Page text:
WELCOME TO THE CFZ BLOG NETWORK: COME AND JOIN THE FUN

Half a century ago, Belgian Zoologist Bernard Heuvelmans first codified cryptozoology in his book On the Track of Unknown Animals.

The Centre for Fortean Zoology (CFZ) are still on the track, and have been since 1992. But as if chasing unknown animals wasn't enough, we are involved in education, conservation, and good old-fashioned natural history! We already have three journals, the largest cryptozoological publishing house in the world, CFZtv, and the largest cryptozoological conference in the English-speaking world, but in January 2009 someone suggested that we started a daily online magazine! The CFZ bloggo is a collaborative effort by a coalition of members, friends, and supporters of the CFZ, and covers all the subjects with which we deal, with a smattering of music, high strangeness and surreal humour to make up the mix.

It is edited by CFZ Director Jon Downes, and subbed by the lovely Lizzy Bitakara'mire (formerly Clancy), scourge of improper syntax. The daily newsblog is edited by Corinna Downes, head administratrix of the CFZ, and the indexing is done by Lee Canty and Kathy Imbriani. There is regular news from the CFZ Mystery Cat study group, and regular fortean bird news from 'The Watcher of the Skies'. Regular bloggers include Dr Karl Shuker, Dale Drinnon, Richard Muirhead and Richard Freeman.The CFZ bloggo is updated daily, and there's nothing quite like it anywhere else. Come and join us...

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Tuesday, June 21, 2011

ARCHIVING PROJECT: General Forteana Part 46

As you know, Oll has been working on the archiving project since early February 2009 and he is now working on a general mish-mash of a section known as `General Forteana`.

This 46th collection once again really is completely uncategoriseable stuff, including killer spiders in Japan, a motorway death plunge, rhino attack, whale suicides, whale shark/diver interaction, animal organ donors, caterpillar plague, the medical uses of crab excrement, and Scottish sperm whale strandings. Good stuff.

HERE
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PASSAGE OF AMPHIBIANS ACROSS ROADS

EFFECTIVE CULVERT PLACEMENT AND DESIGN TO FACILITATE PASSAGE OF
AMPHIBIANS ACROSS ROADS

Journal of Herpetology 44(4): 618-626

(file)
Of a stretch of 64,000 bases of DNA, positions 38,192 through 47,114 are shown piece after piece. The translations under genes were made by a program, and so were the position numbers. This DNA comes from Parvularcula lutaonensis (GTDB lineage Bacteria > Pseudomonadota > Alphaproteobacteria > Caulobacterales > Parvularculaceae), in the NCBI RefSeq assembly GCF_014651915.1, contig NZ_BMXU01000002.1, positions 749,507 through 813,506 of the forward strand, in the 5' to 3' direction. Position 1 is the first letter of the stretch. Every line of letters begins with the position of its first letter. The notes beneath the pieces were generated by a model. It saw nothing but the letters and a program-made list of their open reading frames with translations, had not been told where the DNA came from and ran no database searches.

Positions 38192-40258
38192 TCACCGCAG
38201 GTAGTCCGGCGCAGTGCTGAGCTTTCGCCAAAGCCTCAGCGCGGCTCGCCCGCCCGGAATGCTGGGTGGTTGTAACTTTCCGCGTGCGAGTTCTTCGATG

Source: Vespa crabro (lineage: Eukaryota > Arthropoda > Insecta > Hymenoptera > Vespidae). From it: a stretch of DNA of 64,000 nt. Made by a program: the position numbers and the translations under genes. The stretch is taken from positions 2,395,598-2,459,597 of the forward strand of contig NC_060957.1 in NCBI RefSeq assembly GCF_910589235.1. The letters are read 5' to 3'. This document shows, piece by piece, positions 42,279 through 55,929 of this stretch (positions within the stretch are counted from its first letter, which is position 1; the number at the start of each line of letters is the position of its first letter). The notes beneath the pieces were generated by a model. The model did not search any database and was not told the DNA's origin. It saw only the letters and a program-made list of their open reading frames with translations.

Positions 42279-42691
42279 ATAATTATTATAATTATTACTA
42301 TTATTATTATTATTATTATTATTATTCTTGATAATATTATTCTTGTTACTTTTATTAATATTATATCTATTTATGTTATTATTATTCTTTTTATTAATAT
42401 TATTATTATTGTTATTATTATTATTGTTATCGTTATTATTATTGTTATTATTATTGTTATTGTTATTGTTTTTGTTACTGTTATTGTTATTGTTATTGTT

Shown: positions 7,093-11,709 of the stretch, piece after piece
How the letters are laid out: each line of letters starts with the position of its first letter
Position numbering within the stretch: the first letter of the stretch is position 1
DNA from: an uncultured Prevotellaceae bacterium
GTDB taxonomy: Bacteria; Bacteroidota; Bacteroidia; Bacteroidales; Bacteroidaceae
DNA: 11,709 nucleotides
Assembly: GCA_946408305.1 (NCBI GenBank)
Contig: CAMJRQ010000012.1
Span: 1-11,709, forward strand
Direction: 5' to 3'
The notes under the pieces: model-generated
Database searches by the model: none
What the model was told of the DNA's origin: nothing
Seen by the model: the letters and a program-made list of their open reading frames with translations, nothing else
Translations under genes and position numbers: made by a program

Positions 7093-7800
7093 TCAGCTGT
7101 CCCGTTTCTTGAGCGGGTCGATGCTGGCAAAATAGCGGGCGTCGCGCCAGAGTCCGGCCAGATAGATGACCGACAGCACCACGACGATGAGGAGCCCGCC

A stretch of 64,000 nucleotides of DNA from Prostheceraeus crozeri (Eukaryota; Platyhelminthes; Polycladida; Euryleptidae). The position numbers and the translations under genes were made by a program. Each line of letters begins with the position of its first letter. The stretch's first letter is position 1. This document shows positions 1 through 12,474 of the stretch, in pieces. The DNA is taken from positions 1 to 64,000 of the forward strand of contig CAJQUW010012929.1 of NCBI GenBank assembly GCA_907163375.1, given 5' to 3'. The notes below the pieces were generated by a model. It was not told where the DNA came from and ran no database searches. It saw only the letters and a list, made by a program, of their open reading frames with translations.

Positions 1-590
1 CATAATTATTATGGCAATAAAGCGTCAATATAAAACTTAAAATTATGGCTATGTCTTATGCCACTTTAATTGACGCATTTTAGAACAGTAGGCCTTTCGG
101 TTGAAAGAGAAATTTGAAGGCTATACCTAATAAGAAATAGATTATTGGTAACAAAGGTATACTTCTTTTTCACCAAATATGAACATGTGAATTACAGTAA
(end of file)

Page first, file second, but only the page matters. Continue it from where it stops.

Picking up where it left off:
David A. Patrick, Christopher M. Schalk, James P. Gibbs & Hara W. Woltz

Abstract: Efficient deployment of culverts to mitigate mortality of amphibians on roadways requires identification of locations within road networks where animals cross (hotspots), points within identified hotspots for culvert placement, and attributes of culverts that make them behaviorally palatable to migrating individuals. In this study, we assessed road crossing frequency of Spotted Salamanders, Ambystoma maculatum, and American Toads, Anaxyrus americanus, along a 700-m transect within a known crossing hotspot, and related these distributions to habitat variables within the hotspot including the presence of existing culverts. We also placed experimental arrays of culverts of varying attributes in the path of migrating Spotted Salamanders to examine culvert preference by salamanders under typical movement environments and appropriate animal behavioral states. Our studies of patterns of road occurrence demonstrated that both species avoided crossing where there was a wetl!
and within 15 m of the downslope of the road and that neither species showed a strong preference for crossing near existing culverts. When considering the choice for experimental culverts by Spotted Salamanders, we found no preference for culverts of varying aperture size, length, or substrate. Our results indicate that patterns of occurrences of the two species of amphibian within a crossing hotspot may be linked to the physical attributes at the site. For Spotted Salamanders in particular, predicting where they will cross within a hotspot may not be easy. Spotted Salamanders showed little preference for culverts of different design, indicating that a variety of culvert designs can suffice for mitigation if placed in appropriate locations.

*****

A pdf of this article is available from the CNAH PDF Library at

http://www.cnah.org/cnah_pdf.asp
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GERALD SMITH: Tiny Froglets in North Devon

There were DOZENS of these chaps on the path near a pond in the Trew forest last week. Fingernail size.
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HAUNTED SKIES: More 1967 Flying Cross sightings

http://hauntedskies.blogspot.com/2011/06/blog-post.html
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OLL LEWIS: Yesterday's News Today

http://cryptozoologynews.blogspot.com/

On this day in 1856 the author H. Rider Haggard was born. Haggard is best known for his adventure novels like King Solomon's Mines which introduced the world to his character Allan Quatermain and the 'Lost World' fiction genre.
And now the news:

Why Cleaner fish punish their partners for putting...
Dingy skipper puts in rare appearance in Worcester...
Emperor penguin appears on New Zealand beach
Scotland's 'bizarre' seal plans under fire
RSPB wildlife warning over EU farmland funding
Bats' hairs are 'airspeed sensor'
NEW NESSIE SIGHTING (Via Lindsay Selby)

Shine on:
http://www.youtube.com/watch?v=gCe-1LYj_4o
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